Coronavirus Quarantine is the Best Time to Start Running Again

Many of us are spending more time at home than ever before. With the gyms closed, kids home from school, and remote work, our homes have turned into the place we do everything. Besides monotonous, this can also become draining on our mental state.

If you’ve been on a break from running, now is possibly the best time ever to incorporate regular running back into your routine. Running gives you a break from your house (and any people you live with), it relieves stress, it adds structure to your day, and it helps you sleep better, which will give your immune system a boost. 

How to Start Running Again

Are you feeling ready to start running again? We’ve got four essential steps for you on how to make a running comeback. First though, we want to point out some important tips on how to keep yourself and others safe while running during social distancing.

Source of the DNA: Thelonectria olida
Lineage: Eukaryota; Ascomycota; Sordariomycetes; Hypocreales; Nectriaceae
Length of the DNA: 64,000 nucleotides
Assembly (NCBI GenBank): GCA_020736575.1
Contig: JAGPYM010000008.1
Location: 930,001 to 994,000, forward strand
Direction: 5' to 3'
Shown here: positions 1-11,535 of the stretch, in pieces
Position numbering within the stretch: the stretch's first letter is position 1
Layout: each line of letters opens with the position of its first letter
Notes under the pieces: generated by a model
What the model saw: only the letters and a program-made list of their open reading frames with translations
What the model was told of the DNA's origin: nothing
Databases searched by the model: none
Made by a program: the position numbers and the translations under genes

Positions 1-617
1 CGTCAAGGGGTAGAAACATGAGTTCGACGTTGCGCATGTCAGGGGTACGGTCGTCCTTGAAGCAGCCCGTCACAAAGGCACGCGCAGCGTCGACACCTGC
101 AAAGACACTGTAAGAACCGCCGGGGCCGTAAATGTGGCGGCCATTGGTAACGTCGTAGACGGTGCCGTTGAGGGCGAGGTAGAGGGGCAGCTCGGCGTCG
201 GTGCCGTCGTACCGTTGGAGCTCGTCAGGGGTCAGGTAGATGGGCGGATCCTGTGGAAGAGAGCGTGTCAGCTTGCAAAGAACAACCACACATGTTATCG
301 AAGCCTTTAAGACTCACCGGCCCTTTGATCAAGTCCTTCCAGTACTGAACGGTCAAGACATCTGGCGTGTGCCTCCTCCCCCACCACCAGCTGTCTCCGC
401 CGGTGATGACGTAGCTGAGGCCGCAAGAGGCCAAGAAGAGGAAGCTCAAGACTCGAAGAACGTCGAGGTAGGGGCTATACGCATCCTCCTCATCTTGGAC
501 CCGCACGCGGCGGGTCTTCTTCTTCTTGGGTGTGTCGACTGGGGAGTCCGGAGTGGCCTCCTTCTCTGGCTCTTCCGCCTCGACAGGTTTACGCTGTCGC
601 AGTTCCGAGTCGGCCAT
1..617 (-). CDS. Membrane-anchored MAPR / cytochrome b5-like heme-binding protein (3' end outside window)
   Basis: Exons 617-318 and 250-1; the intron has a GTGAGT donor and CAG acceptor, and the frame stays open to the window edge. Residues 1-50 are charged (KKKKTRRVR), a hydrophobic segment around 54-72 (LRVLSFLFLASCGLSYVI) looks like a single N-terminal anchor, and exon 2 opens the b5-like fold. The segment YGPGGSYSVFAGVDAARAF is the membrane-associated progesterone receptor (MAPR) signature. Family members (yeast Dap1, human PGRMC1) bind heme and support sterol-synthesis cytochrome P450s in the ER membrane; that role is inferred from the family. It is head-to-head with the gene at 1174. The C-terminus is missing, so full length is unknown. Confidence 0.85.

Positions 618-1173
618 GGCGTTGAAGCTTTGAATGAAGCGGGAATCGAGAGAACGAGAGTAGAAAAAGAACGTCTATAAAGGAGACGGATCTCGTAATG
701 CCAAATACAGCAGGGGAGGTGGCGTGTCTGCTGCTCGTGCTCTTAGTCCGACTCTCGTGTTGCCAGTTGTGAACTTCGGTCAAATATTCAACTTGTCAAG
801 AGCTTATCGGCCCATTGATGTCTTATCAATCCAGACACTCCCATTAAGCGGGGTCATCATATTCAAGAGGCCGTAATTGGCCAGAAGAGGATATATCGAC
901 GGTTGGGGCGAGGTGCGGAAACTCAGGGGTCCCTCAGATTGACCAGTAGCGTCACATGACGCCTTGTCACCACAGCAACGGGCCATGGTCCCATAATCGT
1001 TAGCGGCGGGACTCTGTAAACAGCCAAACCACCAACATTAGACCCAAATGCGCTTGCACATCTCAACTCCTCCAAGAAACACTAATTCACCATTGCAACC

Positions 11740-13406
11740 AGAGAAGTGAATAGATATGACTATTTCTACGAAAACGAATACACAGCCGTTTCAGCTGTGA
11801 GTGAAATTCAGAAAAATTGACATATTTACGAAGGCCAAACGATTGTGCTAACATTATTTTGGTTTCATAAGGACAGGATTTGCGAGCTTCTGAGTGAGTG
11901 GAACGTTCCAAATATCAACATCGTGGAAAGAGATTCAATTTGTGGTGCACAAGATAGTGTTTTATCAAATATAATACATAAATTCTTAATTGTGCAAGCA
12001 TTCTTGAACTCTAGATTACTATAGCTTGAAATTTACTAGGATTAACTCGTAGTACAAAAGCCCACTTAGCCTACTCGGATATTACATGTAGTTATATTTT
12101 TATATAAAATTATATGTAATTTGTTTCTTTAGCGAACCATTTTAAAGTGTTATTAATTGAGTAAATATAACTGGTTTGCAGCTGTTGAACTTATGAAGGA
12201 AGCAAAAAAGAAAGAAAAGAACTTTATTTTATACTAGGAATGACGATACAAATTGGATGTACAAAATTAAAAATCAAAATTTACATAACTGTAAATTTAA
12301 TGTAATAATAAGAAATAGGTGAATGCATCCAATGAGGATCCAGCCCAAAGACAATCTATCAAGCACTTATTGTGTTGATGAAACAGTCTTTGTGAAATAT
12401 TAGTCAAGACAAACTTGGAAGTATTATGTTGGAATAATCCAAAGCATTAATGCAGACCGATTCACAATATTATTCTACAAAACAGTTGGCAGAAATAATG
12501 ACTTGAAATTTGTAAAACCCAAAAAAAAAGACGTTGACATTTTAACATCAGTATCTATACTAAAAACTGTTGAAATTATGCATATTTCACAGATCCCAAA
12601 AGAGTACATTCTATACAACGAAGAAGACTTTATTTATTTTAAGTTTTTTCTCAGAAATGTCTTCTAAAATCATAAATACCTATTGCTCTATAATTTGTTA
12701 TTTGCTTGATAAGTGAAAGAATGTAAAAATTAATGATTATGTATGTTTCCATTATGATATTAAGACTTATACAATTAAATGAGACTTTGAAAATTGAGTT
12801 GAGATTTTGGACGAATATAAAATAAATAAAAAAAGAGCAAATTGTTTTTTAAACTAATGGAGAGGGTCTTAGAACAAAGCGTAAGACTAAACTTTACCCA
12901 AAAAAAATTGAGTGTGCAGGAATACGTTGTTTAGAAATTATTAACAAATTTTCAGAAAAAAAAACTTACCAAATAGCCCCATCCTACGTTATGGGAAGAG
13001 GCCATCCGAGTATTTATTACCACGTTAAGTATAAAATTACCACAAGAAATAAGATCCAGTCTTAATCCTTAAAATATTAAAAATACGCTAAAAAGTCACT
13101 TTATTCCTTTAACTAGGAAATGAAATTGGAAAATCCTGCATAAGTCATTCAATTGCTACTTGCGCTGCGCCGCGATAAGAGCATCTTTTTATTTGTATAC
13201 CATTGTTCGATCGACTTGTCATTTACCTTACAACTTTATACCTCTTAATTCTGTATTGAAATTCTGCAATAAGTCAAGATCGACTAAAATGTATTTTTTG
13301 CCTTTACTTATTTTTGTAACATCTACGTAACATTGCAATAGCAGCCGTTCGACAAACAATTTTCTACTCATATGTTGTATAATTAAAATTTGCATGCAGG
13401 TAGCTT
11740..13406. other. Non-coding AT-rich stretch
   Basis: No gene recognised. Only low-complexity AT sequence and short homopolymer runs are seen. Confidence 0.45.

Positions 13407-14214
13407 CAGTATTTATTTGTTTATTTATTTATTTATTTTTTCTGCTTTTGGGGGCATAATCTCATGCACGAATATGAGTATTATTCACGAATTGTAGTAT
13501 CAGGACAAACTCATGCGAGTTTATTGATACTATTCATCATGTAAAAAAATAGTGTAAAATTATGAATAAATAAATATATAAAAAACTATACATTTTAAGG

Tips for running safely during coronavirus quarantine

With social distancing rules, you might feel uncertain getting out there and staying the proper distance away from people. In some cities, public pathways and parks have been temporarily closed, making it harder to find places to run. There are also lots of new runners out on the paths nowadays, making the competition for running space in some cities even harder. For more guidance on where you can run, go to your local community’s park department website for information on pedestrian areas that have closed.

To keep you and others safe, follow these guidelines when running outside to adhere to social-distancing rules.